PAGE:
Can change occur for the compulsive eaters among us? YES. I’m proof that it can.

Is it easy or simple, or something as natural as thinking your way through a logical discussion with yourself? No, I never have found it to work that way.

In my experience, there is no easy fix for compulsive eating.  What brings results is trying, and then trying again…doing, and then doing again…planning, and then planning again…practicing, and practicing some more, until you finally know what brings lasting results for YOU!  It’s never been easy and I don’t expect it ever will be for me.  I accept that and I do the hard work to make change happen, because I want to be better, not because it’s easy.

What do you think about change, is it easy?  What changes did you make that stuck?

Portion Control


Do you struggle with portion control?

I ask, because I struggle with portion control, but today I had the coolest realization.

Portion control gets a whole lot easier when you eat a diet of fresh fruits and veggies, because those kinds of foods don’t come in multiple serving containers.

You’re never going to get a meal for ten out of one bell pepper.  Neither will you be able to feed five toddlers with one banana.  I guess you could overeat on a cucumber, especially some of those seedless ones that are wayyy bigger than is necessary, and grapes or berries, yeah, I could overeat on them. But really, overeating on fresh fruits and veggies is not my problem.

I bet it isn’t yours either.

I get in trouble when I partake of creamy, sugary, salty, fatty, bags, boxes, or batches of processed foods.  That’s why I’m eliminating them from my life, from my cupboards, and from my “good eats” list.

Its only when I fill my belly with Nabisco’s “bell peppers” that this gal gets in trouble, so I’m going green and going natural.

Hmmm, I’m thinking stuffed peppers for supper tonight!

What’s your favorite vegetable?  How do you like it prepared?

Change Rising

Today, I woke up wanting to do something different.


This afternoon, I am working on figuring out what that will be.

I’m optimistic.

Tomorrow, well tomorrow has enough trouble of its own, so I won’t be borrowing any of that today.

Today, I will live in the moment and move as much as I can.

Just for today, I will believe that as I work to change, so will change happen.

I know no one can do this for me.

I believe, change is possible!  I believe.

Driving Aimlessly

One thing that I still struggle with is indecision.

Should I, or shouldn’t I?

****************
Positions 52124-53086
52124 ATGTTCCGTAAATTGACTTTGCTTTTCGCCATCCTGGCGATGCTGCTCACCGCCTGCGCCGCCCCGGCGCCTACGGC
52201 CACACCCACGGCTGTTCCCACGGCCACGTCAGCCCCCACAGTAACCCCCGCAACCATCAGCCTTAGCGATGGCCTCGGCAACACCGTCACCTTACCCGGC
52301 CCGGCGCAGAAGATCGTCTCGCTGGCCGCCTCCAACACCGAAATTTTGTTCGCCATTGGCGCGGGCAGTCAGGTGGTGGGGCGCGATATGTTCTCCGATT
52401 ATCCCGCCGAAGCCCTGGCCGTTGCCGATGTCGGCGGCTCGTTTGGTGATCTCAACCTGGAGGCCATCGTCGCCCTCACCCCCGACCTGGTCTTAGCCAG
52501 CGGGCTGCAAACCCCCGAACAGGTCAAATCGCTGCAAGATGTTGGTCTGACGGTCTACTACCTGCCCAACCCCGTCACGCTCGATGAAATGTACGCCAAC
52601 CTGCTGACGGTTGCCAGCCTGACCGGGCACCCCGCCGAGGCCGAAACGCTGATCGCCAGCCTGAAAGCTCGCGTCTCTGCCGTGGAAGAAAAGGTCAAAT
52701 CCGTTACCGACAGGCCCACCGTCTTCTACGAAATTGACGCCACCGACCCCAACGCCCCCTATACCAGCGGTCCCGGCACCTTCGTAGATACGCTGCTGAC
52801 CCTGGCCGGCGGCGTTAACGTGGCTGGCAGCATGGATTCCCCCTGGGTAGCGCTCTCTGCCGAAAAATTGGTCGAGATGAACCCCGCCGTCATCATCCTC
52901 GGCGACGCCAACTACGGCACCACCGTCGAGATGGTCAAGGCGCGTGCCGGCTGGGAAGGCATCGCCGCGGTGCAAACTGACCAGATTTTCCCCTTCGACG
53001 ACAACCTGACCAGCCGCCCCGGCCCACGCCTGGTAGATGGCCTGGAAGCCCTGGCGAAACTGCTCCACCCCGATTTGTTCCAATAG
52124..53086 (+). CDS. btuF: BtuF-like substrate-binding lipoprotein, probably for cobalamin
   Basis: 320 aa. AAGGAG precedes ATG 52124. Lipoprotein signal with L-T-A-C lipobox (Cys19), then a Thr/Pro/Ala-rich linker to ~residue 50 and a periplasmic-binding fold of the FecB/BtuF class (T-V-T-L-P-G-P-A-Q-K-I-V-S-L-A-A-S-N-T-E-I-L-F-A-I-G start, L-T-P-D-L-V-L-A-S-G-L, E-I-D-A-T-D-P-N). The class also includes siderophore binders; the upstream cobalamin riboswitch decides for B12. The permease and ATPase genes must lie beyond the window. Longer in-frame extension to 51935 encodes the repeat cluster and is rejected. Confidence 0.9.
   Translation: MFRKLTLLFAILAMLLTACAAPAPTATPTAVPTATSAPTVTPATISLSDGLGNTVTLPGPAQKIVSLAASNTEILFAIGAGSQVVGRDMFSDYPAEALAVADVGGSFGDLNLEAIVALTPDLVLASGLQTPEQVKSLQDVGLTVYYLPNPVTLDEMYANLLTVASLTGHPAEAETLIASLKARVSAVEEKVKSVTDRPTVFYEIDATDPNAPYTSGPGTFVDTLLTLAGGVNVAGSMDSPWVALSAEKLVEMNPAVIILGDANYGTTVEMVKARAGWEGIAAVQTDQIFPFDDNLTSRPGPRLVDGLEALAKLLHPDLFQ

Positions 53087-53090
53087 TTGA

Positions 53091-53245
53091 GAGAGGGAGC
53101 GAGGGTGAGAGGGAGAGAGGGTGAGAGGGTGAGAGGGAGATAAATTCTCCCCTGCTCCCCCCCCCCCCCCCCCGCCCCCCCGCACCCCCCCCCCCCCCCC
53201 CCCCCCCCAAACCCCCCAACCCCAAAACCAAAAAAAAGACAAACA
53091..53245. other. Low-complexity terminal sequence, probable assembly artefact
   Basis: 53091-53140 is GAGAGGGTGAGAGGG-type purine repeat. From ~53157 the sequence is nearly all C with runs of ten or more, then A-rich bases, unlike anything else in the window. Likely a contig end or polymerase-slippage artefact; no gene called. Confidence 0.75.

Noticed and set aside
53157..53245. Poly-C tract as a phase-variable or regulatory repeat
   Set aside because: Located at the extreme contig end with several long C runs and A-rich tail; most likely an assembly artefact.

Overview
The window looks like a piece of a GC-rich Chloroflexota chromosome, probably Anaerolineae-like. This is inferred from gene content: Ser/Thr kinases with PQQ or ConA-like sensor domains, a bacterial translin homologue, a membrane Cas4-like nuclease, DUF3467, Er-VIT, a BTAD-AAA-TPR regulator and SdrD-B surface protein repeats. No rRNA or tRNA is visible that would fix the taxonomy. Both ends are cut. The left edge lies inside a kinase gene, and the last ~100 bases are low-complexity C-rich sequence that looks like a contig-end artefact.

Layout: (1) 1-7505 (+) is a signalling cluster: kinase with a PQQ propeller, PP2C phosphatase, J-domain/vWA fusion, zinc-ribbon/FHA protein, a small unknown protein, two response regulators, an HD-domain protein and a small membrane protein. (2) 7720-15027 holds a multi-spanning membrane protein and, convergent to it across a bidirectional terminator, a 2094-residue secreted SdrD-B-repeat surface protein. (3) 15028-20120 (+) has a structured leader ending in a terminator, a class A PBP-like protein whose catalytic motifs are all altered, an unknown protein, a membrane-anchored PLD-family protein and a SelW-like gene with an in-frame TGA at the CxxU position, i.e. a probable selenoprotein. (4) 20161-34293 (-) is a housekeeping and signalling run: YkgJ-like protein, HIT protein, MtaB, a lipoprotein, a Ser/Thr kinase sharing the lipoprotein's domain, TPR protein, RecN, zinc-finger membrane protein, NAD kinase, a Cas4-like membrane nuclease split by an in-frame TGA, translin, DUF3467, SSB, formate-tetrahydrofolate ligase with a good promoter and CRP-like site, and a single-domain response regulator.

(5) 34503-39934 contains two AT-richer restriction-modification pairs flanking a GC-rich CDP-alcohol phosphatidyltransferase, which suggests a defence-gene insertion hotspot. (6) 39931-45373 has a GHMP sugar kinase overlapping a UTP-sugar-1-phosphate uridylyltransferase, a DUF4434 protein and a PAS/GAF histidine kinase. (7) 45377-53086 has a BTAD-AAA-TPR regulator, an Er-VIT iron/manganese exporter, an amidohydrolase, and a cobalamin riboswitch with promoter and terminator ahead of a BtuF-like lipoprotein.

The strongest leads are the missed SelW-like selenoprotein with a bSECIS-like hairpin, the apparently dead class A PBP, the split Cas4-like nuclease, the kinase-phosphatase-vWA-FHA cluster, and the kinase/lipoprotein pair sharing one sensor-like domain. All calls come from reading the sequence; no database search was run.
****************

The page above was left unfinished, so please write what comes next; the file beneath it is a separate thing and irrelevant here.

Indecision has the power to make me chase after my own tail, wondering what is the right thing to do?  It can fuel fears in me; feelings of insecurity, or imagined threat.  I’ve seen indecision manifest itself in me through anxiety, pleas for assurance from others, and excess eating.  Sometimes, however, indecision sends me in another direction completely.  Here’s an example of what I mean by that.

Recently, when I read about another bloggers struggle with drive through eating I was reminded of all those times when I was learning to confront my sugar addiction and food obsession (and girth).  Crazy as this will sound, I spent my entire lunch hour driving around town, many days, scoping out the best fast food joints and buying nothing.  

Seriously, I did this many times, and always went back to work after an hour of driving around feeling hungry, unsatisfied, and frustrated with my inability to make a decision.

What is the world was that about?

Now, after many years of practicing restraint with food, I think I know that it was fear of eating too many calories that drove this behavior.  And perfectionist tendencies (operating in me even though all sense would suggest I am not, nor have I ever been, perfect).

Fear and Perfectionism–is this ringing bells for anyone but me?

I think this is why I did these things.

I think.

The truth is that I believe that a lot of my food insanity–which I suffered through for years–has dissipated.  I still do the same thing over and over again, expecting a different outcome, but usually not with food.

With other things.


Thankfully I don’t feel the need to repeat the endless, aimless driving behavior any more.  I’ve learned to accept that I’m not perfect and making bad choices is better than making no choice.  At least I’m moving forward and choosing something.